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A few words about CVs and portfolios

We don’t ask for any kind of application form. Candidates are asked to provide a CV with an optional cover letter. A well written cover letter, which shows that somebody has actually researched the company, the role and taken the time to write a heartfelt response – will guarantee a good look at the CV.

CV

The first thing we check is qualifications – it is possible to get a job without a degree, but it’s going to be much more difficult to demonstrate that you have the knowledge required for the role. Although that’s a double edged blade, because a good degree does not mean you’re a good programmer.

We have to check the candidate’s location, because as a company we’re just not in a position to sponsor visas. Sadly, we have to disqualify many talented people based on that.

The overall quality of the CV is important. Some universities will essentially have a class during the curriculum where a student will be given a template for a ‘good CV’. When you’re reviewing over 100 CVs for a position, these ones are really obvious. It gets to a point when you think ‘If you can’t be bothered to spend time on your CV, why should we bother reading it?’.

Attention to detail is where lots of people mess up: making sure the text is correct and the dates all make sense. Generally if there’s an error, it won’t get your CV thrown out, but it will definitely come up in the interview. It’s super awkward when a candidate gives a 5-minute talk about the cliché, ‘my biggest weakness is my superb attention to detail’. Then has to squirm in their seat whilst they explain that they actually graduated in 2018, not 2008 as stated in their CV.

List what you did on your degree, we’re interested to know what modules you studied. This is even more important now that we’re seeing less computer science graduates and more unusual qualifications, like games design.

Realistically, anybody looking for a job in a software company should have enough skills to make their CV look good. Even if you’re awful at design (which is probably not great for a small company like ours, programmers with an eye for what looks good are very handy), you should be able to find a template to use.

Portfolio

A healthy library of projects showing code is the best way to showcase your ability. Bigger projects are preferred to smaller ones, because it’s more likely that the person will have actually done the work. Often, we see portfolios that are full of tiny ‘tutorial style’ projects, but in these circumstances you’re normally told what to do and you’re essentially following a recipe and adapting it a little. This doesn’t actually reflect real-life programming experience where you’re trying to solve a genuine problem.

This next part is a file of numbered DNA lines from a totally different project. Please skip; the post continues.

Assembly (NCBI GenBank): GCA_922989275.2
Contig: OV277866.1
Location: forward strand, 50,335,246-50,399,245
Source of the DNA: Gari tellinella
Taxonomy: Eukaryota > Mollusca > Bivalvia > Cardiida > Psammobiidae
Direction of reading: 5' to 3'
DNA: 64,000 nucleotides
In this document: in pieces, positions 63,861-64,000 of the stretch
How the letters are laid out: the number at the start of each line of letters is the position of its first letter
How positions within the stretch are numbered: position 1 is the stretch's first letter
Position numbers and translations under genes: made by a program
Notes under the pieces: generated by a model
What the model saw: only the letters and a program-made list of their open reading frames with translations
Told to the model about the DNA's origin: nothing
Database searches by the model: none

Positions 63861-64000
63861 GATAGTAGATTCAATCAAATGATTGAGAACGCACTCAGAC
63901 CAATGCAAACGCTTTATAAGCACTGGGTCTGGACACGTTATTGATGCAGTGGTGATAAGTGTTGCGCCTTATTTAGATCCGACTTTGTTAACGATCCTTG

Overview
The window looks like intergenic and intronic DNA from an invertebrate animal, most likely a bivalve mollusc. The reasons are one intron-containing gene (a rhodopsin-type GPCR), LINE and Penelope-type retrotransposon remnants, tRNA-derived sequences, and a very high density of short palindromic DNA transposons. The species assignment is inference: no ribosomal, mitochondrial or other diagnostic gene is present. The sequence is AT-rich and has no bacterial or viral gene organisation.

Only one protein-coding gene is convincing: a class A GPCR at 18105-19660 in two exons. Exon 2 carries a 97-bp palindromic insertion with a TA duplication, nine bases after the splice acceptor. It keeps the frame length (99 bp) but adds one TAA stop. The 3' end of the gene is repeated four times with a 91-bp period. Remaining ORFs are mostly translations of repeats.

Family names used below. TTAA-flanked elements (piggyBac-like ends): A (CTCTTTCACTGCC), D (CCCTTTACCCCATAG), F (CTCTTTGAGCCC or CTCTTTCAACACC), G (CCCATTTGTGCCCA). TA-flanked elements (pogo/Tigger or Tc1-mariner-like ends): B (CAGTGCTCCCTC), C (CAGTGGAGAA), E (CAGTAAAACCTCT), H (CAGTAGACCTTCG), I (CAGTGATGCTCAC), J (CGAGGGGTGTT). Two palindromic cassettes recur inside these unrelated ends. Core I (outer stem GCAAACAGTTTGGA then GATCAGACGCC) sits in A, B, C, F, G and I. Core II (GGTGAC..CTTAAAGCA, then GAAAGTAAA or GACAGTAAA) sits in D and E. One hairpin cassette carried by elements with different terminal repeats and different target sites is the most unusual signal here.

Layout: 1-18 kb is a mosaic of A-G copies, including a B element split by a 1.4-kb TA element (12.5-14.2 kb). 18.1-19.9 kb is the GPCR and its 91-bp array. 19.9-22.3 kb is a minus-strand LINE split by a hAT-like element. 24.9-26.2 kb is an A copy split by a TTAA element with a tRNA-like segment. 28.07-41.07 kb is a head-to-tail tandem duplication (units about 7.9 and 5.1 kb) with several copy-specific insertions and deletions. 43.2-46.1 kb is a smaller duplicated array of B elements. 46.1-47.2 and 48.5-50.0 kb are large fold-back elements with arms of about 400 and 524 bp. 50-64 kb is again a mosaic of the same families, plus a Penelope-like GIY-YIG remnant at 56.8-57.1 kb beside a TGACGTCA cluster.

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Working with Damibu has been both great and really interesting

“Working with Damibu has been both great and really interesting, Kate and John have been extremely helpful and professional whenever we have worked together. They have happily met with us on numerous occaisions so we can both share what we do and what work we are currently working on and discuss how we can work together”

 

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Jessica Anderson, 
Digital Health Team, PSS
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“Damibu have a very creative and collaborative approach”

“Damibu have a very creative and collaborative approach, supported by extremely efficient project management skills. This has been a great project to work on together, and the Damibu team have brought a dynamic and engaging new approach to interpretation to the Lady Lever Art Gallery.”

Jane Skinner, 
National Museums Liverpool
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“The sessions applied the human centred design process”

“The sessions applied the human centred design process and the way in which they engaged with the particular group of service users was admirable, this was always carried out with patience and empathy”

Anna Richards, 
Betsi Cadwaladr University Health Board
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Do you want to work for us? Read this

At Damibu we like to hire graduates. By hiring local graduates and training them up to be developers we can help young people come into the industry. It stops the vicious cycle of asking for lots of experience and references for a junior-level role when the candidate hasn’t had the opportunity to gain that experience yet.

The most important qualities that we look for in a potential employee are quite cliché things. We need someone who would fit in with the team, enjoy the role and want to be a part of what we’re trying to do as a company. Somebody who shares our vision.

We’re most interested in people who are constantly improving their skills – the perfect employee will push the company to keep up with them, rather than us pushing the employee to improve. We want problem solvers, which is why the most important part of our interview process is a practical problem solving exercise.